Chapelton v Barry UDC

Chapelton v Barry Urban District Council [1940] 1 KB 532, the "deckchair case",[1] is an English contract law case on offer and acceptance and exclusion clauses. It stands for the proposition that a display of goods can be an offer and a whole offer, rather than an invitation to treat, and serves as an example for how onerous exclusion clauses can be deemed to not be incorporated in a contract.

Chapelton v Barry UDC
Coat of Arms of the United Kingdom (1837-1952).svg
CourtCourt of Appeal
Full case nameDavid Chapelton v Barry Urban District Council
Citation(s)[1940] 1 KB 532
Case history
Prior action(s)A judgment in favour of Barry UDC
Case opinions
All three Lords Justices of Appeal
Court membership
Judge(s) sittingSlesser LJ
Mackinnon LJ
Goddard LJ
Offer and acceptance, incorporation of express terms, ticket, receipt


David Chapelton went to a beach with his friend, Miss Andrews, at Cold Knap, a district of Barry in south Wales. There was a pile of deckchairs. A notice next to them said,

"Barry Urban District Council. Cold Knap. Hire of chairs 2d. per session of 3 hours."

It also said tickets should be obtained from attendants. Mr Chapelton took two chairs from an attendant, paid the money and received two tickets. He put them in his pocket. On the tickets was written,

"Available for three hours. Time expires where indicated by cut-off and should be retained and shown on request. The council will not be liable for any accident or damage arising from the hire of the chair."

When Mr Chapelton sat on the chair it gave way, the canvas tearing from the top of the chair. He was injured. The County Court judge held the council would have been negligent but that liability was exempted by the ticket. Mr Chapelton appealed.


The Court of Appeal upheld Mr Chapelton's claim, overturning the judgment at first instance; it held that there was a valid offer when the chairs were on display, accepted when picked up the chairs from the defendant. Therefore, the ticket was merely a receipt of the contract, and the exclusion clause could not be incorporated as a term, because it was too late. Slesser LJ read the facts and gave his judgment first.

As I read the learned county court judge's judgment (and we have had the advantage of a note taken by Mr. Carey Evans in addition to the summary reasons which the learned county court judge gives for his decision), he said that the plaintiff had sufficient notice of the special contract printed on the ticket and was, accordingly, bound thereby - that is to say, as I understand it, that the learned county court judge has treated this case as a case similar to the many cases which have been tried in reference to conditions printed on tickets, and more particularly, on railway tickets - and he came to the conclusion that the local authority made an offer to hire out this chair to Mr. Chapelton only on certain conditions, which appear on the ticket, namely, that they, the council, would not be responsible for any accident which arose from the use of the chair, and they say that Mr. Chapelton hired the chair on the basis that that was one of the terms of the contract between him and themselves, the local authority.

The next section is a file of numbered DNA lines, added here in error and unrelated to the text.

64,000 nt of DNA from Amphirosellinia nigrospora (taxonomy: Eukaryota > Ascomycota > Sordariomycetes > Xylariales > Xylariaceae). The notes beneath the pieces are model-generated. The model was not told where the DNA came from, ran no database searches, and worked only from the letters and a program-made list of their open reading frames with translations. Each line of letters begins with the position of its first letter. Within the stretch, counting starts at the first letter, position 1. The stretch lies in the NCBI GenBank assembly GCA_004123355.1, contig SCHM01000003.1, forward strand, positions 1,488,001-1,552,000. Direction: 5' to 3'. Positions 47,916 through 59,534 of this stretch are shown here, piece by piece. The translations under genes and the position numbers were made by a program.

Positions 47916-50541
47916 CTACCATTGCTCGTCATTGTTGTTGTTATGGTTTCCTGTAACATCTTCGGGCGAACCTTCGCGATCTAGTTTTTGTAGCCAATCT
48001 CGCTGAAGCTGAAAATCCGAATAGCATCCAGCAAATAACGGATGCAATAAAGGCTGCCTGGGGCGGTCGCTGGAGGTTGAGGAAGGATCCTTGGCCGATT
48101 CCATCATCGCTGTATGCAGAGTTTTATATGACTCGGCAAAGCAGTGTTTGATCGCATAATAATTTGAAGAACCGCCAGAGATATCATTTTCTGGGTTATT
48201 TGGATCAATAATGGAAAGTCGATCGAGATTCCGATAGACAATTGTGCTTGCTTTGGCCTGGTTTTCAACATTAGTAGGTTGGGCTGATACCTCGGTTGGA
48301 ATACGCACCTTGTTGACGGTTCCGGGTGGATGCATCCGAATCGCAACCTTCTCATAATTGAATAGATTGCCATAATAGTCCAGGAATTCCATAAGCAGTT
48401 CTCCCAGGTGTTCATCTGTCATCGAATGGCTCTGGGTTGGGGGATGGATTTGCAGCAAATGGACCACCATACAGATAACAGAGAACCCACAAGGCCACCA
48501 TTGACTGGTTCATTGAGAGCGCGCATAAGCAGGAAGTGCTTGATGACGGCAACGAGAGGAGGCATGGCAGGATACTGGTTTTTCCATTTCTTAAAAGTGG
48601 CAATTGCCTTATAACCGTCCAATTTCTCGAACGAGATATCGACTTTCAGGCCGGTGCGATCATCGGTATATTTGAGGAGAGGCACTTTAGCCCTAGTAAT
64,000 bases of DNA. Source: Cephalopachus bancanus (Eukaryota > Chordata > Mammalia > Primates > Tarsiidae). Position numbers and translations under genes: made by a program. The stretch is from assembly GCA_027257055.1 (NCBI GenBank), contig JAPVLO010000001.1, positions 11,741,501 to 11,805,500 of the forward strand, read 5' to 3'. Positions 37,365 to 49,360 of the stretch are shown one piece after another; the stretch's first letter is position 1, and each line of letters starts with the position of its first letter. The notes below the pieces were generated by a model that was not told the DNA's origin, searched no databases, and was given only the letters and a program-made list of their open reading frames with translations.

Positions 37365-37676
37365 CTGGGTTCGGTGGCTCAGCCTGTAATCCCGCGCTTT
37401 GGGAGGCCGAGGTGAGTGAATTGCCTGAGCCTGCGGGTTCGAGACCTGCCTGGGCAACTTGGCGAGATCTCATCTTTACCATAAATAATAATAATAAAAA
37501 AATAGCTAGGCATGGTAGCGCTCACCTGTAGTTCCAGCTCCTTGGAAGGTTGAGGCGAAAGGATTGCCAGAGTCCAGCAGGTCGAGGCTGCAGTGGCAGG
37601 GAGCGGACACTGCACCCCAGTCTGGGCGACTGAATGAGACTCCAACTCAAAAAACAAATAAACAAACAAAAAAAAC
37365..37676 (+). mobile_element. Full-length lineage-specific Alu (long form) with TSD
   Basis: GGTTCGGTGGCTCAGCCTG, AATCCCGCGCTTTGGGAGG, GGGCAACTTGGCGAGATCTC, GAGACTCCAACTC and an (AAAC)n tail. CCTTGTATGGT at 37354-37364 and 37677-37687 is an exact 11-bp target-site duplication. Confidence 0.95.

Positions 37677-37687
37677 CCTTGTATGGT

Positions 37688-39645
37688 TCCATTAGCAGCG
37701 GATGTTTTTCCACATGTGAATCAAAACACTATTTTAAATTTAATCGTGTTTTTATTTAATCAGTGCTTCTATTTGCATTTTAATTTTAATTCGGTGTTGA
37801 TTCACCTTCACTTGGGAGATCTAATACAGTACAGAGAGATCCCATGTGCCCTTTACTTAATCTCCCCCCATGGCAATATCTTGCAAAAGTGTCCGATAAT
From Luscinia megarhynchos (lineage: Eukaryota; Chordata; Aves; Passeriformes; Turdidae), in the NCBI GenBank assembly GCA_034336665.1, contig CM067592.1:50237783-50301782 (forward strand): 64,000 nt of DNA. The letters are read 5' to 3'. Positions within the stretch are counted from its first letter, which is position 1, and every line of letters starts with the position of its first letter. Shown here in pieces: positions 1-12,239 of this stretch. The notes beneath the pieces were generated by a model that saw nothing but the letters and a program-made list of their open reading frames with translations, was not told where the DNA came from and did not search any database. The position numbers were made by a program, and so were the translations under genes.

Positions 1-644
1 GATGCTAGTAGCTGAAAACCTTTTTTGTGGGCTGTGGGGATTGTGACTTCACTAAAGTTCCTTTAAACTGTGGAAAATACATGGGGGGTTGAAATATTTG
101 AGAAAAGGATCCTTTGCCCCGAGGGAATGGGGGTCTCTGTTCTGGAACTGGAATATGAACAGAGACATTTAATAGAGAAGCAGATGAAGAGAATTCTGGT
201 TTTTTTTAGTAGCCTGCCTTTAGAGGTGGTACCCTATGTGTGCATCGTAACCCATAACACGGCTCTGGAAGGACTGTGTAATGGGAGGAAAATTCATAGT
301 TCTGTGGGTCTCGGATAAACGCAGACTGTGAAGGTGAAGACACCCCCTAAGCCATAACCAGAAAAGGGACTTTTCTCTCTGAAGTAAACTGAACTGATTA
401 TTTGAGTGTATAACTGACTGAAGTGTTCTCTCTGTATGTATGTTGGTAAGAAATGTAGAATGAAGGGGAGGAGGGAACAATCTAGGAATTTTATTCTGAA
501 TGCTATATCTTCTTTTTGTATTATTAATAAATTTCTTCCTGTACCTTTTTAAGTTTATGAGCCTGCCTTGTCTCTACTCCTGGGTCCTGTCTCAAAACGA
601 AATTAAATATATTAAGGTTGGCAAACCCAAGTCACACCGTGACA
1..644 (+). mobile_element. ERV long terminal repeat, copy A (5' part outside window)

Questions of this sort are always questions of difficulty and are very often largely questions of fact. In the class of case where it is said that there is a term in the contract freeing railway companies, or other providers of facilities, from liabilities which they would otherwise incur at common law, it is a question as to how far that condition has been made a term of the contract and whether it has been sufficiently brought to the notice of the person entering into the contract with the railway company, or other body, and there is a large number of authorities on that point. In my view, however, the present case does not come within that category at all. I think that the contract here, as appears from a consideration of all the circumstances, was this: The local authority offered to hire chairs to persons to sit upon on the beach, and there was a pile of chairs there standing ready for use by any one who wished to use them, and the conditions on which they offered persons the use of those chairs were stated in the notice which was put up by the pile of chairs, namely, that the sum charged for the hire of a chair was 2d. per session of three hours. I think that was the whole of the offer which the local authority made in this case. They said, in effect: "We offer to provide you with a chair, and if you accept that offer and sit in the chair, you will have to pay for that privilege 2d. per session of three hours."